Rodgers roused by Reds recovery

Hernanes’ future at Lazio continues to be called into question,

but his agent says the midfielder is happy where he is.

Reports in Italy suggest that the Brazilian is a January

transfer target for Inter Milan, while a number of other clubs are

also said to be closely monitoring his situation.

Hernanes has spent the last two years in the Italian capital,

during which time has made over 100 appearances for Lazio.

His representative insists the 27-year-old is intent on taking

in many more outings, despite rubbishing claims that talks

regarding a new contract could soon be opened.

“I’m not planning any meeting with Lazio and we are not thinking

about an extension to his contract, because there is no need,”

Joseph Lee told calciomercato.it.

“His current deal expires in 2015 and there is plenty of time to

talk about it.

“The future? Hernanes is happy in Rome, and with the new coach,

and the team is going well. There is no reason to think about a

move.”

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The much-travelled striker linked up with the Lilywhites over

the summer after dropping into the free agent pool.

He impressed during pre-season, earning himself a short-term

contract.

The 32-year-old has netted on a regular basis for Preston in

their League One campaign and Graham Westley had been hoping that

he would agree to stay on.

Sodje is, however, understood to have turned down the chance to

commit himself to the club, according to Sky Sports.

He has been working on a month-to-month contract and has snubbed

the opportunity to prolong that agreement.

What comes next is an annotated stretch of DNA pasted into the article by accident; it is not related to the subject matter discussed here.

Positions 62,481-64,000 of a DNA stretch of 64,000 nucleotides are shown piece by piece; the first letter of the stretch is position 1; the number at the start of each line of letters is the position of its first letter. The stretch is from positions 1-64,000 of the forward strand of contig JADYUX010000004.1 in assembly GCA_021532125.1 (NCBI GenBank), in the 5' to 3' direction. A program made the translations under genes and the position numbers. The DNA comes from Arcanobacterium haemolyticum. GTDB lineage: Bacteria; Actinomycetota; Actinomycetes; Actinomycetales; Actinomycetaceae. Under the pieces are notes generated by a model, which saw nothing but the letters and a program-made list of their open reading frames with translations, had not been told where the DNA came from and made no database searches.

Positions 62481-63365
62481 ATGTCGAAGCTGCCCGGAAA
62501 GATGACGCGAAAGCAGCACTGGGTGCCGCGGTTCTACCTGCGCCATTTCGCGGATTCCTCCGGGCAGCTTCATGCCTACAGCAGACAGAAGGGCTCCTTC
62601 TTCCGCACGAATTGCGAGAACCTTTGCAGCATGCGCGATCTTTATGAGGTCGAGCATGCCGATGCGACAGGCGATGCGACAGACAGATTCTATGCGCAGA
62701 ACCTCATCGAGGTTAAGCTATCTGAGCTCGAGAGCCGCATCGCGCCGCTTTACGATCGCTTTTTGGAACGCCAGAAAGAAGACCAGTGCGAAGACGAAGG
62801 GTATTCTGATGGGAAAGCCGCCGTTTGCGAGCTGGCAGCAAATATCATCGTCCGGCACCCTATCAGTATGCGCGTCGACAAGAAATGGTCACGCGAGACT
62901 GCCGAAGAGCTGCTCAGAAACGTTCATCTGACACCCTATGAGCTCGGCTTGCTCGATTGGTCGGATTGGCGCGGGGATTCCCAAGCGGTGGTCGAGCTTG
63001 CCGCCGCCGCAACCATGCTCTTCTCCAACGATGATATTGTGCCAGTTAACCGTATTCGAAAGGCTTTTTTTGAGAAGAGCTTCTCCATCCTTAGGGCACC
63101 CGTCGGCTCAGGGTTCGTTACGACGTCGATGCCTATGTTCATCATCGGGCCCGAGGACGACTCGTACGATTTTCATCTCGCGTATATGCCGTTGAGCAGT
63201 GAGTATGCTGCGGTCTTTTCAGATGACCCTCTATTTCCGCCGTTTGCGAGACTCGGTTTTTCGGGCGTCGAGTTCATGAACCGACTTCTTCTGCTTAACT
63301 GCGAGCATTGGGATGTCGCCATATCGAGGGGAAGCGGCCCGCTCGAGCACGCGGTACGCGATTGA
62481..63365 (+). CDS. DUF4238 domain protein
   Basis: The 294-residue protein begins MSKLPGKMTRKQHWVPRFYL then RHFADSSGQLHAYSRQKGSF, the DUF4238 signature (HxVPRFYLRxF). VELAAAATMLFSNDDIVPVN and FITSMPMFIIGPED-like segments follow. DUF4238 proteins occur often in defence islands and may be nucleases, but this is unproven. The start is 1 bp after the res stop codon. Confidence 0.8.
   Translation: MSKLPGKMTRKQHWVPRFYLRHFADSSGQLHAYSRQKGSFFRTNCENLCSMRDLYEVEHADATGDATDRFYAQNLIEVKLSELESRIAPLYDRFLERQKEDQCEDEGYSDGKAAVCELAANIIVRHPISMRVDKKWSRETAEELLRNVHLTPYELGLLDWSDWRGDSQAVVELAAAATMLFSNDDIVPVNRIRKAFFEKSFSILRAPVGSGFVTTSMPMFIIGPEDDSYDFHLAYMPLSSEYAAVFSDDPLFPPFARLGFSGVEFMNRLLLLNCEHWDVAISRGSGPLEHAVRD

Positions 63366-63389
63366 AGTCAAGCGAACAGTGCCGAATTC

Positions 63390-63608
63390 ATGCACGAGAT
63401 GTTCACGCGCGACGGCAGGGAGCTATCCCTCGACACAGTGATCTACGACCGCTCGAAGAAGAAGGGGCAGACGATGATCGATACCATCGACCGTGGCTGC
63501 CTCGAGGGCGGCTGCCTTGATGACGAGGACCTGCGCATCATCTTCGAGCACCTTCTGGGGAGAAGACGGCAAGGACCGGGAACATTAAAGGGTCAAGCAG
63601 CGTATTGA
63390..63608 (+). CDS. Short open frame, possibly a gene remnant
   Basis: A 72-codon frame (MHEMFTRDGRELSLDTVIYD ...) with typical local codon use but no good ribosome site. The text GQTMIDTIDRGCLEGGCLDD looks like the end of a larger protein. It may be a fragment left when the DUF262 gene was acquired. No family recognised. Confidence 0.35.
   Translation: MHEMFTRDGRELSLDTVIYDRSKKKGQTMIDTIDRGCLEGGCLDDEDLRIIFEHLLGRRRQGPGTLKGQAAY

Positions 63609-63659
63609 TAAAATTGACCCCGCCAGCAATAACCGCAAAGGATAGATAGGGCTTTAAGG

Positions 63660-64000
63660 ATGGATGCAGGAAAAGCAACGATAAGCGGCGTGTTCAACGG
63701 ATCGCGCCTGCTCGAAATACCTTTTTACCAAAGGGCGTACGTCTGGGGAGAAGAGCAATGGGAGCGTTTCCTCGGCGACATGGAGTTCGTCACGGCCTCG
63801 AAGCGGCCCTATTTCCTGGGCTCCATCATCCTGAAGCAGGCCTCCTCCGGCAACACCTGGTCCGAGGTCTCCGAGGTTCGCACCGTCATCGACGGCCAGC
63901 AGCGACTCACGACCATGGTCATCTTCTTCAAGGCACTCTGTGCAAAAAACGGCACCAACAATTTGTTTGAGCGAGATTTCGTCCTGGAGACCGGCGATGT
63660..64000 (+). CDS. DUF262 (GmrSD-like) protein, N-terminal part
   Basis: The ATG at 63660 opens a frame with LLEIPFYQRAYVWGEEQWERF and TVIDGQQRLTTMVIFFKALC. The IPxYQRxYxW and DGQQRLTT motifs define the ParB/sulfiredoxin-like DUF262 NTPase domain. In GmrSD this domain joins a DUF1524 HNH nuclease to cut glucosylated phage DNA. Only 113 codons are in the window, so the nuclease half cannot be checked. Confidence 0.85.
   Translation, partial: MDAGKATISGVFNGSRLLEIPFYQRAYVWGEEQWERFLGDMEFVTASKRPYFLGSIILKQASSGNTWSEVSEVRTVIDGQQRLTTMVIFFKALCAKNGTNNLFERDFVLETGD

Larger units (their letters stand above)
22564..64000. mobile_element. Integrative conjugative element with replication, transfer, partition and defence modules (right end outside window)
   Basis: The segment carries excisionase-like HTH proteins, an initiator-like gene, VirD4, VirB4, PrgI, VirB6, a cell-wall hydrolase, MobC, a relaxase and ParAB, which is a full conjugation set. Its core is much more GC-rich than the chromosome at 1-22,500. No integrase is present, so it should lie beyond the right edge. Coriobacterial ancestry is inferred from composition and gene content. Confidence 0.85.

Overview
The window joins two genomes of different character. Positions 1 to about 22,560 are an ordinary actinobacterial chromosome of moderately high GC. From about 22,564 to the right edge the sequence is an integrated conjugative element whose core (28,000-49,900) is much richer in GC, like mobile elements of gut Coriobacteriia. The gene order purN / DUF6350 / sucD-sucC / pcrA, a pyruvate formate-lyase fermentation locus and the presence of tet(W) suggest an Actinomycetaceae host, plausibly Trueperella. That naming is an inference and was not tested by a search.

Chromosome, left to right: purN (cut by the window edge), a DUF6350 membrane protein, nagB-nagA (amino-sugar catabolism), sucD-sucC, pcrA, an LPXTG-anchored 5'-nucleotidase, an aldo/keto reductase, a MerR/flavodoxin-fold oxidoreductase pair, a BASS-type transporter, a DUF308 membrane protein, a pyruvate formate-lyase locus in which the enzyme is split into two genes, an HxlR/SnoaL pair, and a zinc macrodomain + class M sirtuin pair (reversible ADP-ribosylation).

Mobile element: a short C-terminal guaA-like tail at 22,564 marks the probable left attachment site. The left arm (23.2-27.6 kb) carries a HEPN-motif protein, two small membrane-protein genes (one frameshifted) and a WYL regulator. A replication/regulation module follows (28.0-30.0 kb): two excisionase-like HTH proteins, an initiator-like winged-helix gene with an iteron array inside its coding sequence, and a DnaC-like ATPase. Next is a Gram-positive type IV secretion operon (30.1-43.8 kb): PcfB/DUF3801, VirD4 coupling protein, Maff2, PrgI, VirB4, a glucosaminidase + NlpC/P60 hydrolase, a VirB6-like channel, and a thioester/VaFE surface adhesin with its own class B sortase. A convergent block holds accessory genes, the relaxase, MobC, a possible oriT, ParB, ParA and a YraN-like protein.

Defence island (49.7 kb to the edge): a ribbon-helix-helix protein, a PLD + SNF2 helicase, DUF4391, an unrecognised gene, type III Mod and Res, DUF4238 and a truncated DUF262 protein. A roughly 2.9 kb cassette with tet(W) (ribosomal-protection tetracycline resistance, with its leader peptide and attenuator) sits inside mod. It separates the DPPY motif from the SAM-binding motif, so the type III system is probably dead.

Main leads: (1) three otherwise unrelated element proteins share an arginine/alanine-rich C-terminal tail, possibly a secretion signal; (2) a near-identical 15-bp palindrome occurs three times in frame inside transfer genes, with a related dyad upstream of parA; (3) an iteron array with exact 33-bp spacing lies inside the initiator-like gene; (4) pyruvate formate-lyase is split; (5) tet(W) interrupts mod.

The goalkeeper, 20, who was tied to the club until the summer of

2014, has penned an extended deal that will keep him at Brunton

Park until 2015.

Boss Greg Abbott told the club’s official website: “Mark keeps

improving and that is good news for all of us.

“We have seen already this season that he is ready to do a job

and we think he is just going to get better and better.

“This gives him a chance to really focus now and to push himself

on even further.”

The Newcastle-born keeper has made 13 appearances for the

Cumbrians this term.

Serbia have been fined 80,000 euros (£65,000) and

ordered to play a match behind closed doors following racist

chanting and violence towards England’s Under-21 players.

FA general secretary Alex Horne said the sanctions did not send

a “strong enough message” about racism, and that the governing body

will appeal against two-match and one-match bans for Steven Caulker

and Tom Ince respectively.

Rio and Anton Ferdinand also criticised the sanctions on Twitter

contrasting it with a 100,000 euro and one-match ban handed to